Apple's bid to block June 21 US launch of Samsung Galaxy S III deniedApple will not be able to bar sales of Samsung's Galaxy S III smartphone before its June 21 launch in the U.S., a judge has ruled.
U.S. District Judge Lucy Koh in San Jose, Calif., ruled this week that Apple's push to block sales of the Galaxy S III in just over a week wouldn't fit on her calendar, according to Reuters. Apple had hoped to win a quick ruling that would push back the launch of Samsung's new flagship Android-based phone.
Koh's ruling came only a few days after Apple suffered another setback in court, when U.S. Circuit Court Judge Richard Posner in Chicago, Ill., deemed that Apple hat not shown enough to prove injury. The case was scheduled to begin this week, but Posner's ruling canceled the trial.
In contrast, Apple's setback against Samsung in attempting to block the launch of the Galaxy S III is not an indication that Apple would lose an eventual court ruling. Instead, the scheduling of the court just wouldn't allow a ruling to be made in the next week.
Apple indicated last week in front of Koh that they were interested in pursuing a restraining order against the Galaxy S III in order to block sales of the device before it reaches U.S. shores. Apple attorney Josh Krevitt told the court that the harm would be "irreparable" once sales of the Android smartphone began.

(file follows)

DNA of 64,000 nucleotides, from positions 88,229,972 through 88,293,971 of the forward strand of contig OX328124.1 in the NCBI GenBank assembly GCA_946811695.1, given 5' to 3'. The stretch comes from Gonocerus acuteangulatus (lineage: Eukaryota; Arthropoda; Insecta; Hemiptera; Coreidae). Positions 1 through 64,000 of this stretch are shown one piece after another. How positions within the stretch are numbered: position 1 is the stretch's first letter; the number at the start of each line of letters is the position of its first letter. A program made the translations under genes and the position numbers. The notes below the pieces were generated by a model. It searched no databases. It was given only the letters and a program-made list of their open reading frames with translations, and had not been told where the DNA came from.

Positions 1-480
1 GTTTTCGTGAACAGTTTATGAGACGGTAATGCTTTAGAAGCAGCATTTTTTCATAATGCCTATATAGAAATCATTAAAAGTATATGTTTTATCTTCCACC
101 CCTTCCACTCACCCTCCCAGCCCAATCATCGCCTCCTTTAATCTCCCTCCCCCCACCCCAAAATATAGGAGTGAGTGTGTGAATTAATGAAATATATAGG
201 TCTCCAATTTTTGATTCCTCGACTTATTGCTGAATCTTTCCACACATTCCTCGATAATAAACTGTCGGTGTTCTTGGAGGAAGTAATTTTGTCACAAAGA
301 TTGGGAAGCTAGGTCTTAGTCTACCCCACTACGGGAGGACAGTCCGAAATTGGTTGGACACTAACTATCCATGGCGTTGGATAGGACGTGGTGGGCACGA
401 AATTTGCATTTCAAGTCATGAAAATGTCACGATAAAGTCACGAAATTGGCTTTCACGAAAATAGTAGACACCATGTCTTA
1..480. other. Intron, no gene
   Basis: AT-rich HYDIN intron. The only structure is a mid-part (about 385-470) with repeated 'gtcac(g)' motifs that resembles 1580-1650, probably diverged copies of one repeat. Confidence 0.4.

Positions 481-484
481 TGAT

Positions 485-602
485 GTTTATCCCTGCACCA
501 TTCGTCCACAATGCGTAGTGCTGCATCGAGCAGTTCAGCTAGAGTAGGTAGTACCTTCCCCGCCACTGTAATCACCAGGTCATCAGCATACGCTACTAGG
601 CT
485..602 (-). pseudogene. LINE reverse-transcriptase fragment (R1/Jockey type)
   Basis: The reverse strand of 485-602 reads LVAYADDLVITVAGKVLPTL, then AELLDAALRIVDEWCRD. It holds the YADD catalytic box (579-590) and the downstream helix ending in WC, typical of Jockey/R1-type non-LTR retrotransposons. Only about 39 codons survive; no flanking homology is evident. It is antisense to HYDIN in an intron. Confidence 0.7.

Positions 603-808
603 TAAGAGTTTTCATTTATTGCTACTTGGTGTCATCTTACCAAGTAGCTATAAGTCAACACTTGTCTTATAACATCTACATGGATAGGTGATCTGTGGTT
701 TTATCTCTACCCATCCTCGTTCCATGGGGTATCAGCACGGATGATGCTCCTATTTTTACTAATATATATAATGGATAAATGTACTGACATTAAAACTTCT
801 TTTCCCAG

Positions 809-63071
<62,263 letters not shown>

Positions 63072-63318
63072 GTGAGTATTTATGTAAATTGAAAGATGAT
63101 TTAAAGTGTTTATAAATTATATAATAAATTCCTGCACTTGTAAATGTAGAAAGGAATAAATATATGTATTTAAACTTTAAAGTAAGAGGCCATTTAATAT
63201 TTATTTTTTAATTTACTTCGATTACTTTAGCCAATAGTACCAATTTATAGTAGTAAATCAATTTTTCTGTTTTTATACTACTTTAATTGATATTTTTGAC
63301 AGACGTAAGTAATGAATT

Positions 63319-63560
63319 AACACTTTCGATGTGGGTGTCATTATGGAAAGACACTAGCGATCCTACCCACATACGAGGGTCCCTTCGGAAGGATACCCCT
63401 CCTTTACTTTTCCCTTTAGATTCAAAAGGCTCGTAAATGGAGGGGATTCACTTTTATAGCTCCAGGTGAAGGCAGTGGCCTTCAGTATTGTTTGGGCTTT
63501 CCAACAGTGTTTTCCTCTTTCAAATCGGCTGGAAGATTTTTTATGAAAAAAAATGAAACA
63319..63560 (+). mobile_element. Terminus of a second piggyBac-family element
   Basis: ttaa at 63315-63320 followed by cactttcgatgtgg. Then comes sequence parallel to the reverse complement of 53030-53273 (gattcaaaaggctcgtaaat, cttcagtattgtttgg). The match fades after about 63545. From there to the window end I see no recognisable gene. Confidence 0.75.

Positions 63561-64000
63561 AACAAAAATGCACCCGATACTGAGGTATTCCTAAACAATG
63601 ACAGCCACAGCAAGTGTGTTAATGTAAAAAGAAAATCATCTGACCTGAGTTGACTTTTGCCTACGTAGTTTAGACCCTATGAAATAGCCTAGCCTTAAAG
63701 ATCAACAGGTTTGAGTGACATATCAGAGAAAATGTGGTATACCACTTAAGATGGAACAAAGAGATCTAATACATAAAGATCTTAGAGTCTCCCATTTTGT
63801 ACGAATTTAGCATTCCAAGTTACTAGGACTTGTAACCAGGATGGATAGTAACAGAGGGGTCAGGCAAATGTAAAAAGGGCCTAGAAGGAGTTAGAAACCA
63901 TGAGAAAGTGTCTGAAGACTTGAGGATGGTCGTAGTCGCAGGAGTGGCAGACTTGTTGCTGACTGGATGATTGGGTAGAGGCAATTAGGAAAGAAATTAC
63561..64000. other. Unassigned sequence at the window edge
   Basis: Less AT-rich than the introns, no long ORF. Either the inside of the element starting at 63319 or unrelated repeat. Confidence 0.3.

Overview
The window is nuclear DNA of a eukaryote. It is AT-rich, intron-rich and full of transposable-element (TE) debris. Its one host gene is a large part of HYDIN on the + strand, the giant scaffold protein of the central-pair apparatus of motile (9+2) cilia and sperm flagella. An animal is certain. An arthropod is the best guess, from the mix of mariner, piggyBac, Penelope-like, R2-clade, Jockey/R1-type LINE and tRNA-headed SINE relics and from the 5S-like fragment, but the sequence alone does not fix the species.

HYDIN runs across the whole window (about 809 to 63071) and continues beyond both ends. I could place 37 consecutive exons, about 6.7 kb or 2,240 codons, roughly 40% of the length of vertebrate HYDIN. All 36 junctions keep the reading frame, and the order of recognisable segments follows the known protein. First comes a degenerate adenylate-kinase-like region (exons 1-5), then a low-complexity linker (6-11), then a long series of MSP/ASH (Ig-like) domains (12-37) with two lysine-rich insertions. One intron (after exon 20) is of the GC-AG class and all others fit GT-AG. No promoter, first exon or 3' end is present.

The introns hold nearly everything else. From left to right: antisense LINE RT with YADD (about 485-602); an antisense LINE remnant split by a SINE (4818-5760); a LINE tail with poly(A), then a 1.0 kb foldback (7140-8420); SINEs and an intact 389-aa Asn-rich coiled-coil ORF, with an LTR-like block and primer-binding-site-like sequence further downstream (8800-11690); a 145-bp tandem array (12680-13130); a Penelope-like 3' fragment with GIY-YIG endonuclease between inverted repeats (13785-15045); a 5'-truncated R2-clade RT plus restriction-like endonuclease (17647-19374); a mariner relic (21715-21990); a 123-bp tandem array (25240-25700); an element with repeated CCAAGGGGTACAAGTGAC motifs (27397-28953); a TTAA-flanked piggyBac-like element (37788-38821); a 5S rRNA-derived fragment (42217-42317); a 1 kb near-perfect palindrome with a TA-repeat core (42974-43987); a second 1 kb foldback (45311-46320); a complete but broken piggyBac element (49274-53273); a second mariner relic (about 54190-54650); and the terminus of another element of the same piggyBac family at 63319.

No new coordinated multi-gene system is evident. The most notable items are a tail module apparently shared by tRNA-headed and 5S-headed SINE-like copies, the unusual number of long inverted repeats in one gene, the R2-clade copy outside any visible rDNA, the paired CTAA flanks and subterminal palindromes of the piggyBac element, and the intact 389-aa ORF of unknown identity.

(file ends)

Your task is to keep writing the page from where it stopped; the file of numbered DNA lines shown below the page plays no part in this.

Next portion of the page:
Samsung reportedly saw more than 9 million preorders of the Galaxy S III with its carrier partners before launch. It already debuted in late May in Europe and is now available in a total of 28 countries, and Samsung expects to have the Galaxy S III available in 145 countries on 296 wireless operators by the end of July.
Samsung first unveiled the quad-core Galaxy S III a month ago. It features a 4.8-inch HD Super AMOLED screen, a 1.4-gigahertz processor, one gigabyte of RAM, and available capacities of 16, 32 and 64 gigabytes.
Apple has argued in court that the Galaxy S III should be included as part of another ongoing preliminary injunction case against the Galaxy Nexus, since Apple sees Samsung's latest smartphone as a successor to the handset created through a partnership of Google and Samsung. In response, Samsung said in a formal opposition that Apple's motion "should not be done on two days' notice, without due process, and with no factual record whatsoever."
Samsung and Apple are engaged in a number of patent infringement suits against one another. They began more than a year ago, when Apple sued Samsung and accused the company of copying the look and feel of the iPhone and iPad, and the cases now span over 10 countries around the world.